Step 6: Let the Hot Glue Fun Begin

Fire up the hot glue gun.  If you're cunning you'd have done it 5 minutes ago.
Put a drop of oil or grease on a tissue and wipe the metal plate to very lightly oil it.  This will stop the glue sticking.  Make a puddle of hot glue so it spreads to around 1" to 1.5"  (25mm - 37mm) diameter and let it harden.  This is the base.

Once the base is set, hold the LED assembly and apply globs of glue to attach the LEDs to the base at the right angle.  Also tack down the USB lead to the base. Do this in stages and make sure the cable is covered and firmly fixed.

Take your time over the next stage.  The eventual effect of the Glow Glob depends on how you apply the glue and 'the globbier the better' is the motto here.  If you apply glue too soon it will smooth out and reduce the glow effect.  A small fan blowing is useful to help cool the glue and reduce the build-time.

Plug the lead back in to light the LEDs and dribble, spot, dab or string the glue around the LEDS to build up around them.  The glue stays clear for some time until it is completely cooled so take frequent breaks so you can get an idea of the eventual effect.  The pictures below show the stages in a 'stringy' Glow Glob.  My others are more globular.

When you've achieved the desired effect, leave it to cool fully then attach to your PC or monitor, stand back and admire your Unique Glow Glob.

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    23 Discussions


    5 years ago on Step 2

    Google 'transparent hot glue sticks'. You can get ones that are transparent rather than just translucent. This would allow a larger glob, with more lights in it.


    8 years ago on Introduction

    Cool ible have a look at mine
    And vote for them if you like them in the microcontroller contest and the LED contest accordingly


    9 years ago on Introduction

    lol, i had olmost exactly the same in mind, its something i made more than a year ago, but didnt want 2 reverse engineer it to make an instructable, when this contest came up, i wanted to make it so i could enter it, but you beat me :D il post some pictures of mine soon. btw, a tip: i think that the overall effect would be even better when you first diffuse the LED's (by sanding for example)

    12 replies

    Reply 9 years ago on Introduction

    Thanks Godofal. I'd made several of these before and was looking for the push to make an Instructable of it. This contest was it. Not too sure about sanding the LEDs - I think the glue is more than enough to do the diffusing, but I'll give it a try on the next one I make.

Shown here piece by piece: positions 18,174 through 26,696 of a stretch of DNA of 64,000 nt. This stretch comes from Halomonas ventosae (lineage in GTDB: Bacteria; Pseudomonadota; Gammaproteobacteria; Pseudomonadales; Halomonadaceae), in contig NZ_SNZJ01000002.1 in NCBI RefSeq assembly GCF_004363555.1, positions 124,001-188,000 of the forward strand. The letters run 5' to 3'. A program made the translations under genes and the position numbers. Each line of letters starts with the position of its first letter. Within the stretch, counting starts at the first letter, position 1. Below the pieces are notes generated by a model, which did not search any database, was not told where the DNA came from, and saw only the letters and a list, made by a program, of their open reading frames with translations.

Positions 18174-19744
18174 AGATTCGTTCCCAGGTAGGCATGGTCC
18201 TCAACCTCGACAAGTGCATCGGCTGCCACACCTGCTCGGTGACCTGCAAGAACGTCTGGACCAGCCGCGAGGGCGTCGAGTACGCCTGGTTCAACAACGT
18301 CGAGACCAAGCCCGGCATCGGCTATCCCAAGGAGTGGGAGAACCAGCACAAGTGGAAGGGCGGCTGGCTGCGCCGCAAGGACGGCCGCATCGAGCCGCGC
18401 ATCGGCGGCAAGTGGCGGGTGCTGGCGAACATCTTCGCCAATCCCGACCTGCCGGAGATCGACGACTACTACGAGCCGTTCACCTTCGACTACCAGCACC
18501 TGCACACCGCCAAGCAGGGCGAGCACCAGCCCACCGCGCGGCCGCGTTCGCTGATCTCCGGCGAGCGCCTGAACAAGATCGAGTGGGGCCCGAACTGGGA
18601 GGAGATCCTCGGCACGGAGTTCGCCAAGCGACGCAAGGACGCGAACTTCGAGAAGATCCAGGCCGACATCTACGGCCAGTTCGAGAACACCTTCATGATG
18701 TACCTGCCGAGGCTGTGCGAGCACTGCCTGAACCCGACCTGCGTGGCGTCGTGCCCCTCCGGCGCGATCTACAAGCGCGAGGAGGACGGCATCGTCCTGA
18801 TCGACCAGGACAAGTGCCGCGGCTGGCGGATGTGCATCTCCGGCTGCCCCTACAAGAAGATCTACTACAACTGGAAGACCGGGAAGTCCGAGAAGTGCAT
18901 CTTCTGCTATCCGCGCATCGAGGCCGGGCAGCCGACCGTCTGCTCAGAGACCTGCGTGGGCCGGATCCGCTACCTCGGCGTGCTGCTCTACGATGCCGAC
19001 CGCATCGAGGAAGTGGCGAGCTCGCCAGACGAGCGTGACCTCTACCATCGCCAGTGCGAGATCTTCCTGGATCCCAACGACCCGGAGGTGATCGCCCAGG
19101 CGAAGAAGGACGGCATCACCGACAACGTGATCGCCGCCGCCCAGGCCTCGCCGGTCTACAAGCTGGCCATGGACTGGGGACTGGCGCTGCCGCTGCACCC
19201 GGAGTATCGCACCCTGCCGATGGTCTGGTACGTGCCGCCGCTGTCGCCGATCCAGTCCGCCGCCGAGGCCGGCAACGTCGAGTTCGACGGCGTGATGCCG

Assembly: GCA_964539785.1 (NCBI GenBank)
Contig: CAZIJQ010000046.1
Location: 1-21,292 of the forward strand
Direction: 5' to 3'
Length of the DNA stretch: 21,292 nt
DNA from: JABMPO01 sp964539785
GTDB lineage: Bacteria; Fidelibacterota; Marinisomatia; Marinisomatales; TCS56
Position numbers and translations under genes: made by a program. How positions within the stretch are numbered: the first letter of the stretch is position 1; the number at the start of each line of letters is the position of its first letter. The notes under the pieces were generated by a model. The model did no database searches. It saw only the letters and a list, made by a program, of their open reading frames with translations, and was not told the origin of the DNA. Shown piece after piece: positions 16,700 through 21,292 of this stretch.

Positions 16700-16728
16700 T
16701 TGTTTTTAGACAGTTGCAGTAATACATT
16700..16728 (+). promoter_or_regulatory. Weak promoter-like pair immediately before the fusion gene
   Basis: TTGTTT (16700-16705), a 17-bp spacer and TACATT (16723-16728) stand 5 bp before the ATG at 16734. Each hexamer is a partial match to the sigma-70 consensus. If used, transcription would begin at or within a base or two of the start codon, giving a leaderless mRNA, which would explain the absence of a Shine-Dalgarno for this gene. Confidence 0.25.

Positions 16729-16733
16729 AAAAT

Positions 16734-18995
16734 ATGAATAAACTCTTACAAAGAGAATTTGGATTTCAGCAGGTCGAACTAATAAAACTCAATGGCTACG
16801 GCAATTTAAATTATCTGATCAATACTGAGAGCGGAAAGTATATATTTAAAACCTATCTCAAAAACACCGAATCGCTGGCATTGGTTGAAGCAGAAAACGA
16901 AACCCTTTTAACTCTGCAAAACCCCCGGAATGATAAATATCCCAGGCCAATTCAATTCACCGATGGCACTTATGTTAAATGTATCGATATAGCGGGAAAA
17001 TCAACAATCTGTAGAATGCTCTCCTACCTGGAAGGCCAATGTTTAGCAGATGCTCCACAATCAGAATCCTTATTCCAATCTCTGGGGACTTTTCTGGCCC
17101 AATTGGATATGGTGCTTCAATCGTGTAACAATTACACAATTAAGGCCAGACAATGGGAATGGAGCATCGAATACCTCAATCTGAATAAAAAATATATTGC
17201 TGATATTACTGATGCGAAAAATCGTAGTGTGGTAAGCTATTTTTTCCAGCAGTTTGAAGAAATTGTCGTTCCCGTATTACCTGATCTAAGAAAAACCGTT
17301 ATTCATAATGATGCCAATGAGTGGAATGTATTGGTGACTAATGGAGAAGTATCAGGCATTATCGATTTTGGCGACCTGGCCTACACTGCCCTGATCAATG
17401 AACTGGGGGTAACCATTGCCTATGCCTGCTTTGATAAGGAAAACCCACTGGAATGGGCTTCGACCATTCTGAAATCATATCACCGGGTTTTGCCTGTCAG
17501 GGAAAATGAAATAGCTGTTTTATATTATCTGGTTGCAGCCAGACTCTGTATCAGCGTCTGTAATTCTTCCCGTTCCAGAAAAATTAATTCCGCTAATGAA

Reply 9 years ago on Introduction

    yeah, if i were to make an instructable, i'd have to buy new LEDs, wich would take shipping time etc... im not sure either bout the sanding, but i think it might give an even better effect :D i made some pictures, and a video is being uploaded on youtube.


    its mostly the same stuff like in this instructable, i just didnt have a USB connector handy, so i made one, and i used the diffused plastic of one of those dosing thingies, it was flexible so u can squeeze in it, with a small hole in the tip, it was ment to make those very small pancakes (dunno how they'r called in english :D ) but any diffused plastic thing will work :D

    wat i meant by stuff, is nothing, i dont got led's, or watever that 47R resistor thingy is. so yeaa.......

    ah :D well, theyr quite easy to get...
    here is an ebay seller that sells 3 superlux (basically the same, just different package) plus resistors, so, when ordering give a comment that you want resistors for 5V, and you should be OK.

    one thing though, the OP instructed to  use only 1 resistor for all 3 LED's, but its better to use a single resistor per LED, since they burn down fast if you use them  like that.
    just solder a resistor to each LED, and then connect the side of the resistors that isnt connected to the LED's.

    if you have any questions,  feel free to contact me ;)


    Reply 9 years ago on Introduction

    No, no no . . . They are not the same thing at at all. Those are not colour changing LEDs, they are 3 x standard LEDs in the same 'box'.  You would need a microcontroller or other circuitry to fade the colours in and out individually.  I have a PicAxe 08M circuit doing this with those actual LEDS - I'll post an Instructable when I get a chance (but it may be a while).
    The self colour changing LEDs I use have an IC fabricated inside them to do the fading.  That's why I can get away with a single resistor for all 3.


    Reply 9 years ago on Introduction

    yes, they ARE the right LED's, thos self changing one are called "rainbow" ah, and i forgot about that circutry inside of em, resistor-wise i mean :D but im 100% sure those are the right LED's those superflux have a higher viewing angle, but they always have 4 pins, also the single colour ones.


    Reply 9 years ago on Introduction

    You're right - I e-mailed the seller. I've never seen the auto-changers in that package before.  From the ad it seems to allow different resistors for each LED whereas you don't have that option on the 2-pin variety.  There's pros and cons to that.  (Brightness matching versus higher component count.)


    Reply 9 years ago on Introduction

    nope, doesnt work that way, its either 2 pins that are just connected to nothing, or 2 + pins and 2 - pins, that are connected to eachother. and every kind of led comes in those packages, as far as i know. theyr really good for these kind of projects, cuz they have a really wide viewing angle...


    9 years ago on Step 5

    "If your computer shows a message relating to USB port overload then you have a short between positive and negative"... When I shorted the power on my USB port once before, the computer just shut off immediately.


    9 years ago on Introduction

    What`s going on..?.I cant upload my entry ...Dude`re a winner...